Can we blame others for the bad things we do?

Can we blame others for the bad things we do?

Ask 10 Jews what Jewish values are and you will get 20 responses. Most will list predictable items – education, philanthropy, family. But these are values that any civilized society embraces. Our inability to articulate values that are uniquely Jewish is the principal reason why so many Jews are assimilating. In the opinion of the unaffiliated, Judaism has done its job. It has communicated important ideas to the world. Now, like a midwife after a child is born, it can disappear into obscurity.

This fact was born out powerfully in the recent and much discussed Pew study on the state of the American Jewish community. “When we asked Jews about what is and is not essential to their own sense of Jewishness, 73% say remembering the Holocaust is essential (including 76% of Jews by religion and 60% of Jews of no religion). Almost as many Jews, 69%, say leading an ethical and moral life is essential, and 56% cite working for social justice and equality; only 19% say observing Jewish law is essential.” If Judaism is principally about honoring our victimhood and being a good person, then many believe that the Jewish religion is not necessary. Yad Vashem and good parenting will do the job.

In truth, the Jewish people represent essential values that the world has yet to embrace and that, were they to be mainstreamed, would make the world a much better place. Foremost among them is the idea of choice and destiny.

The Greek world believed in fate. Before someone was born his life already was scripted. There was no escape. Astrology and zodiacal signs advanced the idea that a person’s choices were of no consequence. Life was governed by higher, celestial spheres.

Christianity embraced this idea in the form of original sin. Whatever someone’s virtue, he is born damned, condemned to the eternal fire of hell because of the sin of someone who preceded him. Christianity maintains that humans are conceived in sin and must be redeemed by grace. No ethical action in your lifetime could rescue you. Only faith in Christ as your redeemer, a power outside you, can bring salvation.

Judaism was a radical departure from this view and contributed to the world the most empowering idea it has ever known – that each of us possesses the freedom to choose to be whatever we wish. In every circumstance, in every predicament, we can make the moral choice to be good or the immoral choice to be evil. Everything else is just an excuse.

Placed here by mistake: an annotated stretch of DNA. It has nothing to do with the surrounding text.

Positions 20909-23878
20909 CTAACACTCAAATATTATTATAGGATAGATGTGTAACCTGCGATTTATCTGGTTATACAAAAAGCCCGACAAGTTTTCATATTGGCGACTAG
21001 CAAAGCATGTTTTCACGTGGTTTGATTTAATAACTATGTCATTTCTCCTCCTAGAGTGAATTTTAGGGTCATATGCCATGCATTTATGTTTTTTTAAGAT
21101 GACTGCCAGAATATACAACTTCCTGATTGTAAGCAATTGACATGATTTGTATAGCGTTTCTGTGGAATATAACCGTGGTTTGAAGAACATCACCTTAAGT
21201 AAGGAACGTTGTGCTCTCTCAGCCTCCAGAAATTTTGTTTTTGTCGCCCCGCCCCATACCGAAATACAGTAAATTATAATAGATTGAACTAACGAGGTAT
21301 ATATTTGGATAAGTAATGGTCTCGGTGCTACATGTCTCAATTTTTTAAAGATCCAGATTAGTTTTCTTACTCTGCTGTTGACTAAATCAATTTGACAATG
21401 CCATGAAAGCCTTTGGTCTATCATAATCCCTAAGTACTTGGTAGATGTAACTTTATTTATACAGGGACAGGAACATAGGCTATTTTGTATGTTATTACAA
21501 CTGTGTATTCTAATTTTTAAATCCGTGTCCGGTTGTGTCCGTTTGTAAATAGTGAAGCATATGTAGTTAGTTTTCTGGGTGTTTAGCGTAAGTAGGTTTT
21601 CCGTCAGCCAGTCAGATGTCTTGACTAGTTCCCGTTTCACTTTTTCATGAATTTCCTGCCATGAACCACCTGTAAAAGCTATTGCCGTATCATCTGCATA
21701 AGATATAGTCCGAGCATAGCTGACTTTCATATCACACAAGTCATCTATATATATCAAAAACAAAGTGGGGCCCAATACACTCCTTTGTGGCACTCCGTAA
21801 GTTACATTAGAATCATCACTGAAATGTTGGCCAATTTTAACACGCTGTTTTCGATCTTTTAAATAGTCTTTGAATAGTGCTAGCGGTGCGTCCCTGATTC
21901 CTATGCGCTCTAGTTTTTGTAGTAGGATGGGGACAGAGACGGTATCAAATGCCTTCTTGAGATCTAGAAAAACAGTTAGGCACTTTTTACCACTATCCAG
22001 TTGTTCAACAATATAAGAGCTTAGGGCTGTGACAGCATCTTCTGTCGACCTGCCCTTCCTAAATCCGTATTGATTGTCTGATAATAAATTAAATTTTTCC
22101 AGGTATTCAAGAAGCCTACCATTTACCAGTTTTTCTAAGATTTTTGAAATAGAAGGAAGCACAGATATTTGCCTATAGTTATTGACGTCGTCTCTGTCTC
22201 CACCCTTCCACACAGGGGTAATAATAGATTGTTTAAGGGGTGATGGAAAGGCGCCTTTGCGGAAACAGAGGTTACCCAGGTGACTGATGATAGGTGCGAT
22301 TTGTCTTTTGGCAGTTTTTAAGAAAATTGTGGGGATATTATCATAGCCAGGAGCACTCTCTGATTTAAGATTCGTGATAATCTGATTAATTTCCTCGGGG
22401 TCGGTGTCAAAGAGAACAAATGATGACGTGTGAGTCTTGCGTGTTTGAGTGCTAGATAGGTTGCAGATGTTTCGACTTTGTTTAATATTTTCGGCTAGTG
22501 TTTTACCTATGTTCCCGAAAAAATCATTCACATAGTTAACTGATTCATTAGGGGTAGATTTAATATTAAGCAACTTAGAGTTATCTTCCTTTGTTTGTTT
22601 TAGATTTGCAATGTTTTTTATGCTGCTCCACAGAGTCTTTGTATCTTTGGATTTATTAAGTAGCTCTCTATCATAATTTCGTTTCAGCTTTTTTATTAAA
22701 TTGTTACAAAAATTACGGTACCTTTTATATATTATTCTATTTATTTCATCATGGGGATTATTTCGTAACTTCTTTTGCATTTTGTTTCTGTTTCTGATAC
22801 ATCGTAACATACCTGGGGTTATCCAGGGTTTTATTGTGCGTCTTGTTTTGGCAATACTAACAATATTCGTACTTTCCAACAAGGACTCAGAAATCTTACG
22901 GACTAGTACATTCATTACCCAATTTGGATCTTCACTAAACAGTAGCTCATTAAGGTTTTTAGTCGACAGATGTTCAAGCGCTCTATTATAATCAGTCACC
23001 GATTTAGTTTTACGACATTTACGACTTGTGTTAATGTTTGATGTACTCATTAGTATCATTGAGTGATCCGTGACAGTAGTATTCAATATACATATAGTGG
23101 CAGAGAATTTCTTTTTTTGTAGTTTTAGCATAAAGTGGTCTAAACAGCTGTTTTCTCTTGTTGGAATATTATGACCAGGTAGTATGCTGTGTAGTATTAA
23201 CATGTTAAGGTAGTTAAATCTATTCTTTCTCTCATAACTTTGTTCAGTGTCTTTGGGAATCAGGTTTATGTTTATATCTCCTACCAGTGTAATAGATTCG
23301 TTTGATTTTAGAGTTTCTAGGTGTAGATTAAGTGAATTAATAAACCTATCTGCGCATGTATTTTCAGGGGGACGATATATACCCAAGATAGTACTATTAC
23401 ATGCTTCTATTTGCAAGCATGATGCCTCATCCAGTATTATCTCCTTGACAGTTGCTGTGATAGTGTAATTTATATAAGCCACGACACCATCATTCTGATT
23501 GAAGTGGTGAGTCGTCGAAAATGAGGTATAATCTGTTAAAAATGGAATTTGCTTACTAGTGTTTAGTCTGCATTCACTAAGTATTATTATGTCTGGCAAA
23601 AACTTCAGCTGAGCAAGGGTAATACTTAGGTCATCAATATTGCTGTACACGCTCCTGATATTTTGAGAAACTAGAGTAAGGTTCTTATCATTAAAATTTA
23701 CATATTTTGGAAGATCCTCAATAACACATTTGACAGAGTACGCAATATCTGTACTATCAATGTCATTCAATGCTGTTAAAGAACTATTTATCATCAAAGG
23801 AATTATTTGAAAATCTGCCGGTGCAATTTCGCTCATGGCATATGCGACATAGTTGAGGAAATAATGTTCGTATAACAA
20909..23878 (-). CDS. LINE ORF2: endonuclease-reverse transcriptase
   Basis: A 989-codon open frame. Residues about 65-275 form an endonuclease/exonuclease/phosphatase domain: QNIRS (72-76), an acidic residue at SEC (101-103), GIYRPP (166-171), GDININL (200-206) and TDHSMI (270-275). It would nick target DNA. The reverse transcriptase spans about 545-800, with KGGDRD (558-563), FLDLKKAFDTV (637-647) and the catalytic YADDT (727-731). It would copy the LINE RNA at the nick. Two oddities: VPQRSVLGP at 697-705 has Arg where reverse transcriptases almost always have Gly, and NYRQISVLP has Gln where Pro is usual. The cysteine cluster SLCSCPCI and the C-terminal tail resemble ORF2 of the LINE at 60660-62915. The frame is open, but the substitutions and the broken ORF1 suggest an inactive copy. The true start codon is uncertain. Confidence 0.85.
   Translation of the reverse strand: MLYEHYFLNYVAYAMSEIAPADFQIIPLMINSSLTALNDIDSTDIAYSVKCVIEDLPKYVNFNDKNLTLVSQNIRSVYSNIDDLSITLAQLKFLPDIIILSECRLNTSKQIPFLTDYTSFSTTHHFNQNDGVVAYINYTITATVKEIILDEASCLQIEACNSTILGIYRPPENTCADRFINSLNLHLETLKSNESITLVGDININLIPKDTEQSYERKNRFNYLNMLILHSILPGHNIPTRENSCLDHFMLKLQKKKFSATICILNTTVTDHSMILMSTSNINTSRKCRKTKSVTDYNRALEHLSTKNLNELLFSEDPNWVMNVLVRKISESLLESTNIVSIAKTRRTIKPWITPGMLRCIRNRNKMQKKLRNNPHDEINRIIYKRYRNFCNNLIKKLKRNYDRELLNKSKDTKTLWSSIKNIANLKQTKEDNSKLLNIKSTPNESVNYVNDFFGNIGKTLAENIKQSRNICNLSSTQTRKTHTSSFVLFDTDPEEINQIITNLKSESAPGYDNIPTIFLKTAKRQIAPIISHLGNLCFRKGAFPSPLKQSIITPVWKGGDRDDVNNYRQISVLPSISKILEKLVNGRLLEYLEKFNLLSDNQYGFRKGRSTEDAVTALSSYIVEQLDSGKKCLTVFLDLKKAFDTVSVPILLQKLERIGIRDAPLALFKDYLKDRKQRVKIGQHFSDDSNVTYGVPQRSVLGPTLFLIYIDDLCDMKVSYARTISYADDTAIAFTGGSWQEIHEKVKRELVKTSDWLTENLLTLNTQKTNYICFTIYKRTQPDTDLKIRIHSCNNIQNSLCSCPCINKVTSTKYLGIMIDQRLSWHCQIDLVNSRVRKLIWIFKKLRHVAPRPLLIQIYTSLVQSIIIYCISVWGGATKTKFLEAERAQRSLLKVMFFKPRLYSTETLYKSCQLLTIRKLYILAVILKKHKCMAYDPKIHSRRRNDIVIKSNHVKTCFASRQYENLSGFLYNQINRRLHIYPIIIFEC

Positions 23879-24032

In short, the Hebrew Bible rejected Christian fate in favor of Jewish destiny.

But this most fundamental of all Jewish values is under constant threat. Science has been moving away from a belief in choice for more than a century. It began with Freud, who posited that we are all far less of masters in our own mental households than we would otherwise suppose. Freud emphasized the uncontrollable nature of the id, which will always subvert the more cultured mores of the ego or superego.

Science upped the ante with biological determinism, with authors like Robert Wright arguing that adultery should no longer be regarded as a sin given the genetic propensity to multiple sexual partners and the widespread dissemination of one’s genes. Evolution – whatever its scientific merits – teaches that we are far more animal than human.

Social anthropologists also assail the idea of destiny created by free choice. How many times have we heard that poverty breeds crime? It is an argument that has been especially tragic for the Palestinians who Middle East experts think are forced to embrace suicide bombings because of the humiliation of Israeli checkpoints. But even if such degradation were true – and nonstop terror against civilians is what has necessitated military checkpoints – what is the connection with blowing up innocent civilians and children?

As Alan Dershowitz points out, the Jews of Europe experienced the most brutal assault in history during the Holocaust. But that did not compel them to vent their fury on German kindergartens and buses.

In “Man’s Search for Meaning” Victor Frankl gave the definitive rebuttal to the belief that we are nothing but creatures of our environment. Frankl’s moving depiction of concentration camp inmates sharing their last morsels of bread and moving about the disease-ravaged barracks comforting the dying is proof that there is no such thing as fate. The Nazis may have wanted all inmates to become animals. But no one can force us to forfeit our humanity. We all have choice, in every time, in every place, and under all circumstances. We all can choose how we will respond to what is being done to us.

As Frankl put it, when he was an inmate in Auschwitz the Nazis could rob him of his humanity, his freedom, even his family. But the one thing they could never take from him was his ability to choose how he would respond to them. If they forced him to defecate in a bucket, he did not have to surrender his dignity. And if they murdered his loved ones, he did not have to surrender his hope. And if it left him a bag of bones, he did not have to surrender his desire to share his last crumbs of food with those even hungrier than he.

There is always a choice.